Animals typically exhibit adaptive behaviors that reduce their risk of predation. The term 'boldness' describes individual variation in the propensity to exhibit risk-reducing behavior and is the subject of much research attention. Predators should select against boldness, and this has been supported by empirical studies and behavioral ecology theory. We tested whether a standardized assay of three boldness-associated behaviors in wood frog (Lithobates sylvaticus) tadpoles predicted survival when faced with a predator. Tadpole behavior was assayed in an open field and then tadpoles were placed, in pairs, in an enclosure with a predator (newt or larval dragonfly). Survival did not depend on differences in measured boldness, and this result held when we accounted for interactions between different boldness behaviors and between behavior and size or predator identity. The absence of selection by predators against bolder tadpoles is counterintuitive and inconsistent with our understanding of the behavioral ecology of these animals. Two possible explanations are offered for this result. First, selection against boldness may be minimized by other phenotypic traits, such as escape ability. Alternatively, the potential lack of consistency between standardized boldness assays and natural encounters with predators may limit our capacity to study the evolution of boldness, cautioning against this approach. These results highlight the complexities of the relationships between behavioral traits and fitness and the challenges associated with their study.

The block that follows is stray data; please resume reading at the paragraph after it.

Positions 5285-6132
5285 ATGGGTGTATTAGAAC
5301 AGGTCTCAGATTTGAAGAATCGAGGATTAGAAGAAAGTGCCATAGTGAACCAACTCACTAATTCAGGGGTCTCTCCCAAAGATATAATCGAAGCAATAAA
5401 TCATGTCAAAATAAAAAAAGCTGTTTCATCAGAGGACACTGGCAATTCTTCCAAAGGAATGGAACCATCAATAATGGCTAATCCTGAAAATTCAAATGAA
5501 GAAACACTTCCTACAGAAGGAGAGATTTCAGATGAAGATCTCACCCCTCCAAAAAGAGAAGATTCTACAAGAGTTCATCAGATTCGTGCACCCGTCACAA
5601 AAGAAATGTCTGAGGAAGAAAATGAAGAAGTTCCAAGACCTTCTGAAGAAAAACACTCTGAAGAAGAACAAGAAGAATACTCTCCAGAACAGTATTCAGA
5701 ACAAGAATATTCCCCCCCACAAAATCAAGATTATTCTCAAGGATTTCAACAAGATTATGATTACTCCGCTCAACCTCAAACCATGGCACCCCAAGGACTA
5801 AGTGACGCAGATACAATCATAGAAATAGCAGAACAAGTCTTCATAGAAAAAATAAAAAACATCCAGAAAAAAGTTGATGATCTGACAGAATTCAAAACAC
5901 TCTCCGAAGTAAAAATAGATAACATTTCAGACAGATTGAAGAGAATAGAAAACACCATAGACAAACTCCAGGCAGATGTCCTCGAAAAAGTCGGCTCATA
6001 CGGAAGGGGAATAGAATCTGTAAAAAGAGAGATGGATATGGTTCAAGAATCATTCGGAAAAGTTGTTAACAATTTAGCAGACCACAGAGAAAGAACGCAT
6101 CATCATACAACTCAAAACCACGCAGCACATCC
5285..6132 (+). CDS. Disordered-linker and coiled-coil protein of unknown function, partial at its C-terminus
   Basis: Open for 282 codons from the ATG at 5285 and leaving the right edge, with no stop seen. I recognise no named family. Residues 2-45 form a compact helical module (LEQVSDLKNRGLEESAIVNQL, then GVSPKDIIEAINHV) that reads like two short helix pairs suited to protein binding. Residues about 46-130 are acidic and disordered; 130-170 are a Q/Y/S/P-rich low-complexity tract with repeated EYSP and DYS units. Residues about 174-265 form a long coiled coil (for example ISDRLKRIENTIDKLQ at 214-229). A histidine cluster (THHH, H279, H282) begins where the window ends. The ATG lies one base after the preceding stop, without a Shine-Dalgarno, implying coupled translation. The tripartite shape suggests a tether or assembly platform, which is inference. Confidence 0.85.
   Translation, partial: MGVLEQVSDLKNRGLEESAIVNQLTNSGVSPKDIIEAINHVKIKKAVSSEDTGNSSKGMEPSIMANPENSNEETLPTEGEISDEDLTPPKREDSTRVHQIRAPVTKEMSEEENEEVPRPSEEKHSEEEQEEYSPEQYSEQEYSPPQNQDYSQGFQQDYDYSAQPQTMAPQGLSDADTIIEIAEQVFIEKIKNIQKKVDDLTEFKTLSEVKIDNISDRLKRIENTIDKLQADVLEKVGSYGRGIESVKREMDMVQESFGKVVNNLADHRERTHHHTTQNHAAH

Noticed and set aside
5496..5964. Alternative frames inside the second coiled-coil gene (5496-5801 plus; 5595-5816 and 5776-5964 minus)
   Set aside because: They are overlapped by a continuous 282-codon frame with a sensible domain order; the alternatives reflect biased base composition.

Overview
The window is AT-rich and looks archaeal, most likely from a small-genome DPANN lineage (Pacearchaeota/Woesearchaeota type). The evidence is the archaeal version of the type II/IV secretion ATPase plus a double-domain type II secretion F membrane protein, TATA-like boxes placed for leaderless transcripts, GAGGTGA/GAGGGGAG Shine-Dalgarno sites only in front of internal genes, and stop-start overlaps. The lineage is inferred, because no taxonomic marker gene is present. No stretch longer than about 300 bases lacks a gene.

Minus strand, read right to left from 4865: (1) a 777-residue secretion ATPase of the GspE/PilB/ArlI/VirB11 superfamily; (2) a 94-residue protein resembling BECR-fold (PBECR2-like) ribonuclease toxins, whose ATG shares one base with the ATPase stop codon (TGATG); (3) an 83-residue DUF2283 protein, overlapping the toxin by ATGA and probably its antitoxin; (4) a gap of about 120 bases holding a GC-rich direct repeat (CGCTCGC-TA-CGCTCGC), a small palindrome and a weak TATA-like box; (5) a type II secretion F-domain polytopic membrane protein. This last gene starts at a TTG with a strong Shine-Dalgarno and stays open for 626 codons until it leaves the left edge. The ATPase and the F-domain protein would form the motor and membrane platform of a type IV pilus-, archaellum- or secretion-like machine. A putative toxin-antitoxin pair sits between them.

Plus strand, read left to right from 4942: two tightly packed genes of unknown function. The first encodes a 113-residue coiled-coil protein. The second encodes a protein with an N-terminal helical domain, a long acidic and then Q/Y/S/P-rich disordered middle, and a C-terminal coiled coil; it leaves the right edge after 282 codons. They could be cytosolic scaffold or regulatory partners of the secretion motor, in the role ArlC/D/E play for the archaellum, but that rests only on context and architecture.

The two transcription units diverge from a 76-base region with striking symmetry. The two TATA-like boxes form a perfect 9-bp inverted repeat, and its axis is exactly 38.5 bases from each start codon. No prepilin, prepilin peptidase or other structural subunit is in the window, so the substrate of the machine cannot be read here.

All Science Journal Classification (ASJC) codes
- Animal Science and Zoology
- Behavioral Neuroscience